The 2021 NGO Sector Report released by the NGO Regulatory Authority (Ngora) has revealed that NGOs were tight lipped on sources of 52 percent of their funding in the year.
But Youth and Society (Yas) has said the weak compliance levels reflect the NGOs’ lack of trust and confidence in Ngora.
According to the report, about K429 billion, or 52 percent of the total funding, that 307 NGOs received came from undisclosed sources.
The 307 organisations are out of the 715 that were supposed to submit reports, bringing the compliance rate to 43 percent, up from 37 percent the previous year.
During the year under review, the submitted audited reports indicated that K412 billion was spent on initiatives meant to complement the government’s efforts.
“In their reports, a significant number of NGOs did not clearly disclose their donors or the amount received in the year, hence these were categorised as ‘other donors’.
“There is [a] need to provide clarity on the annual return form in the next report submission period so that the required information is correctly submitted by the NGOs,” the report reads.
Ngora Vice Chairperson Nina Ghambi said failure to disclose sources of funds by the NGOs smacks of money laundering.
“The sources were not expressed. We were not told where the funds are coming from; so, in this era, there is a lot of money laundering issues around.
“To avoid that, we need to know where each and every NGO is getting its resources,” Ghambi said.
She, however, said NGOs were heading in the right direction, having reached a 43 percent compliance rate.
Gender, Community Development and Social Welfare Minister Patricia Kaliati stressed the need for NGOs to be leading by example on issues of transparency and accountability.
“Three hundred and seven [NGOs] have complied while the rest of the NGOs have not complied, which is very bad.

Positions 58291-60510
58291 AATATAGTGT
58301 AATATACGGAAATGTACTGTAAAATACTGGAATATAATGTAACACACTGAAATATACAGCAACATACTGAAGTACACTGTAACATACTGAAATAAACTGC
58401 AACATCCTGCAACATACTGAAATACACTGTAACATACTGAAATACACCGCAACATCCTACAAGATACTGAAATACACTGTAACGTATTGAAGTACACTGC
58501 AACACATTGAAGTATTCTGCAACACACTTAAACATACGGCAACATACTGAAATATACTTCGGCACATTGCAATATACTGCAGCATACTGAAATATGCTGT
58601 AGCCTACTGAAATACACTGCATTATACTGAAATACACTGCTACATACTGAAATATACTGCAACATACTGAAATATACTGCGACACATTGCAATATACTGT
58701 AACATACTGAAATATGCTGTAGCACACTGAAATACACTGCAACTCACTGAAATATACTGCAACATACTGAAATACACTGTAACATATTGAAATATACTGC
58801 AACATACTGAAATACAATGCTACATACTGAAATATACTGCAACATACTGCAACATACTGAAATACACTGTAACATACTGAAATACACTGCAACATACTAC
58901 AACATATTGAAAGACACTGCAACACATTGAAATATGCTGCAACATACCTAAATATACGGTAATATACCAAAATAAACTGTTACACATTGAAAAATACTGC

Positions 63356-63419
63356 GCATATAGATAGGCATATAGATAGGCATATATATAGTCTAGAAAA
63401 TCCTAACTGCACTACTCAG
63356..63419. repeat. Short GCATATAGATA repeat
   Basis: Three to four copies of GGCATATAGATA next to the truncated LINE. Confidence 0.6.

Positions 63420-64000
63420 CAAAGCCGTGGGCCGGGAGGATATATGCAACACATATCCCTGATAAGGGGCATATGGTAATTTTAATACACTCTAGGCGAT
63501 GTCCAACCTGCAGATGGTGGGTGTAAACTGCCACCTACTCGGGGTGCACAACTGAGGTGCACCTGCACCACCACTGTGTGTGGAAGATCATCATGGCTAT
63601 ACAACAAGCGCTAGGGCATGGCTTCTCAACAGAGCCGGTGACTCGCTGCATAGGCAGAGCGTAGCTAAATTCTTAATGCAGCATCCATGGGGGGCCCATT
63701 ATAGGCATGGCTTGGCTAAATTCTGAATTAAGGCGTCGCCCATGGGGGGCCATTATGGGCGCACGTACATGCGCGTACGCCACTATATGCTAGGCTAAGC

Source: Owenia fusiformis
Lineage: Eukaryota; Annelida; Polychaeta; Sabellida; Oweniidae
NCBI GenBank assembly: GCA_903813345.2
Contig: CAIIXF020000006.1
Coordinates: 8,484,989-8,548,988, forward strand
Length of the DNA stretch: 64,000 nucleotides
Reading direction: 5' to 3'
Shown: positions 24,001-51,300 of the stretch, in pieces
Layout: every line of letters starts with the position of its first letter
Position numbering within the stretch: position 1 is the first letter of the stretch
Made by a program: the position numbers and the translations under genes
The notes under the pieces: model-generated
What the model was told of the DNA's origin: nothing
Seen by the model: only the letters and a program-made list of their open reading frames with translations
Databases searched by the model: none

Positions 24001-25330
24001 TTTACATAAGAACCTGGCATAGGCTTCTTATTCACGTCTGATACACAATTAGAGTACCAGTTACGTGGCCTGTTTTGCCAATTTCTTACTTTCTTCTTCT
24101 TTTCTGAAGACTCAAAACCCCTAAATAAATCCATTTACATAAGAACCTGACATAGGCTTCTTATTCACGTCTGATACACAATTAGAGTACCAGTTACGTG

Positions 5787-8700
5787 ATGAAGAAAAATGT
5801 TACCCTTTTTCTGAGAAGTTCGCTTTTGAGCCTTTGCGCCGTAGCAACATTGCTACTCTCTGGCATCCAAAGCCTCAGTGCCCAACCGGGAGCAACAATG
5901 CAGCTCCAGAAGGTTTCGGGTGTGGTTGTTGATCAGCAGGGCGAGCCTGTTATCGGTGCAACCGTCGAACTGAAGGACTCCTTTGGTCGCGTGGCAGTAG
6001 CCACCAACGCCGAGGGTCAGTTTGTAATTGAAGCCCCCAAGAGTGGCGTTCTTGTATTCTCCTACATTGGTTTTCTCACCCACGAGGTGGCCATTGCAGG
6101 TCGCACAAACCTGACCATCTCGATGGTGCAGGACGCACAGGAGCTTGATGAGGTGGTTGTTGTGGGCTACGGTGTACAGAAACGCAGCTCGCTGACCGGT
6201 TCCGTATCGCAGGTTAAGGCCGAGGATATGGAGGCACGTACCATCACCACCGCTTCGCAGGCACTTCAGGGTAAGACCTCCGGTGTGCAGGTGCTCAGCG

“We are looking forward to the time they will do that,” she said.
The minister further called for coordination at district level so that council leaders are aware of the projects being implemented to avoid duplication of development projects.
Commenting on the issue of NGOs’ compliance levels, Yas Director Charles Kajoloweka argued that the recent handling of the NGO Amendment Act was an indication of how the authority has been “misguided by narrow political interests”.
“Naturally, no one would like to cooperate with instruments of repression. It is crucial for the NGO Authority to invest in building bridges with the NGO sector other than taking a confrontational and manipulative approach,” he said.
He added that NGOs do not trust the authority and that, as such, Ngora must open dialogue with the sector instead of engaging in smear campaigns, threats and intimidation.
“Contrary to the false and politically-charged narratives by the authority, which is motivated to discredit the integrity of NGOs, thereby undermining public confidence in them, no one in the NGO sector is against accountability,” he said.
According to Ngora, from next year, it would be impossible for an organisation to submit a report to the authority using online platforms if the NGO does not disclose the source of income, which would be translated to non-compliance.
The NGO Act gives power to the Ngora Board to order the registrar to cancel, or suspend, the registration of an NGO if the NGO refuses to comply with the provision of the Act.
According to Ngora, at the end of each financial year, all registered NGOs are mandated to submit to the regulator audited financial statements, annual reports outlining activities undertaken in that year, and annual returns summarising the NGOs administrative information.
Mathews Kasanda is a journalist who holds a Bachelor of Arts in Journalism from University of Malawi (The Polytechnic).
In 2015, Media Institute of Southern Africa awarded him the Best Print Media Education Journalist of the Year accolade.
He joined Times Group Newsroom in September 2019.